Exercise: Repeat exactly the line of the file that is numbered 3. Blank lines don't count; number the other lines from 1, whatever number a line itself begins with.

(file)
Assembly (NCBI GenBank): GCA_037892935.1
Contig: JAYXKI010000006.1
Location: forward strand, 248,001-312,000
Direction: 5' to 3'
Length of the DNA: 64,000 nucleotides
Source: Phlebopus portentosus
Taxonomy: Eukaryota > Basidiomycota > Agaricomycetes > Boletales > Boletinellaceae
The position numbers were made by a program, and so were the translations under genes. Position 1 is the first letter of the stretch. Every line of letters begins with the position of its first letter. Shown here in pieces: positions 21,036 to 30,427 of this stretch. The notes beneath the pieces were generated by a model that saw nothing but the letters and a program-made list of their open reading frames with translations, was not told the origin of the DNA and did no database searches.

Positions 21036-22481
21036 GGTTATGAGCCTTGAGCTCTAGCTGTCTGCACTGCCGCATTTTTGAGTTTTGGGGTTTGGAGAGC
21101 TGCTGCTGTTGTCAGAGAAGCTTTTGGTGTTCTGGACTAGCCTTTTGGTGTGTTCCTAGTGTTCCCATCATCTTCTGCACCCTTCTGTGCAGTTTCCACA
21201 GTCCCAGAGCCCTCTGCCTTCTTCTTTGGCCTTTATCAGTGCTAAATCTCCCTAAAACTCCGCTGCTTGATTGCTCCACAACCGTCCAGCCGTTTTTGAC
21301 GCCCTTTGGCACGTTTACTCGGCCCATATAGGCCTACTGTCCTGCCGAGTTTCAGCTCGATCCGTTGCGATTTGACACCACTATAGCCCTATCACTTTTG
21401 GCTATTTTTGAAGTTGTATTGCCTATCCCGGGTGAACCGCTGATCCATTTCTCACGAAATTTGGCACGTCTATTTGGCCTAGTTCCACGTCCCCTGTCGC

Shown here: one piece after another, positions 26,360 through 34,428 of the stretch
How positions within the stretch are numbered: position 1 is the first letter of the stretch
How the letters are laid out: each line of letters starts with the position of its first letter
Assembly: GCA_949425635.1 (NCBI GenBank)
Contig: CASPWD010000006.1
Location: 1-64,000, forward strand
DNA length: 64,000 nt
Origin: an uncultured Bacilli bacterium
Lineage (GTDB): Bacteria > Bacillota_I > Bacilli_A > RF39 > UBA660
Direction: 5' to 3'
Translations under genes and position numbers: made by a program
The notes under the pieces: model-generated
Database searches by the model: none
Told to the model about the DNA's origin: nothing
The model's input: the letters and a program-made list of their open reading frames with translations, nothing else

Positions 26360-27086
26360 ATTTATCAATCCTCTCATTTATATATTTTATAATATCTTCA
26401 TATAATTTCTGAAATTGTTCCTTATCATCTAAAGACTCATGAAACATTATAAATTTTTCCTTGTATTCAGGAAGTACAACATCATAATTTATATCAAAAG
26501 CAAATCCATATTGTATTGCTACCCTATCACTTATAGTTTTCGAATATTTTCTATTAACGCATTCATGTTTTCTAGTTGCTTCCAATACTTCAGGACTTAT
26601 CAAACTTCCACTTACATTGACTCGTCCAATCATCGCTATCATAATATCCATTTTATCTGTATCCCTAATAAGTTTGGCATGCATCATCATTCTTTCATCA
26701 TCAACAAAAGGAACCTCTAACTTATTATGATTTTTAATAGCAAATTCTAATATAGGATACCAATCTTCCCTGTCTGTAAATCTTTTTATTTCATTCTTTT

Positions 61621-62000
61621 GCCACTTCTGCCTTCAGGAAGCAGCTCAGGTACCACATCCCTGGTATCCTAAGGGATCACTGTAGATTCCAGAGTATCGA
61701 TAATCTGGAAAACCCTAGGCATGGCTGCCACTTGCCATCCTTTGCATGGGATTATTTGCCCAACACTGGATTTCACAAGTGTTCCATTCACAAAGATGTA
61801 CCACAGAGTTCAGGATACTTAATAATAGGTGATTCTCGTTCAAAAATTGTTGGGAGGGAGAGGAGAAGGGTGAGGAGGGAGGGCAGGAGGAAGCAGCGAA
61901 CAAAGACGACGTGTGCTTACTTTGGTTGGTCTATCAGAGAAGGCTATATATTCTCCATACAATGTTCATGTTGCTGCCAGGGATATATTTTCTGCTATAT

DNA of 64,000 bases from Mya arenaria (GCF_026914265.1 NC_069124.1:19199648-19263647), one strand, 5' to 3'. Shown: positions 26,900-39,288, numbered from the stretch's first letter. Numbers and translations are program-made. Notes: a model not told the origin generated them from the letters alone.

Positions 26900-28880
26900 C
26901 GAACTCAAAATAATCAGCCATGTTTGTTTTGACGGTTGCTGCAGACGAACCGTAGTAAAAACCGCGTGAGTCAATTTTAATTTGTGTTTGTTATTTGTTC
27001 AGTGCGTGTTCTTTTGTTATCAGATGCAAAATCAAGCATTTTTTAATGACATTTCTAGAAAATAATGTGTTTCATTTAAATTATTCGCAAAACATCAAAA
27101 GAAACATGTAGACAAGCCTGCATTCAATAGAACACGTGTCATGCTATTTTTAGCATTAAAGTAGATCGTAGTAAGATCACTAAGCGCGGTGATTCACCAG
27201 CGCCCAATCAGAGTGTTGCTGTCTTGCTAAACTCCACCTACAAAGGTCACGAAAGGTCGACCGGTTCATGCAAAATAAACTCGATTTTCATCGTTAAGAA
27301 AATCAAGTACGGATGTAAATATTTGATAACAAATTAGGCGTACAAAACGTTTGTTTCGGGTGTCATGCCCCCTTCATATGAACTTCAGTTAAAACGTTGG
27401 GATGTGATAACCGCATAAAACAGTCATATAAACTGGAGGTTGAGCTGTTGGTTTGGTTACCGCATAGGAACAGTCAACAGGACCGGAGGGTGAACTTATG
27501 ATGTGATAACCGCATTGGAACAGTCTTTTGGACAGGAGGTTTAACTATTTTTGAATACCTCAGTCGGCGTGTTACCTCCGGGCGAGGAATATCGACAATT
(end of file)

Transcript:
Location: forward strand, 248,001-312,000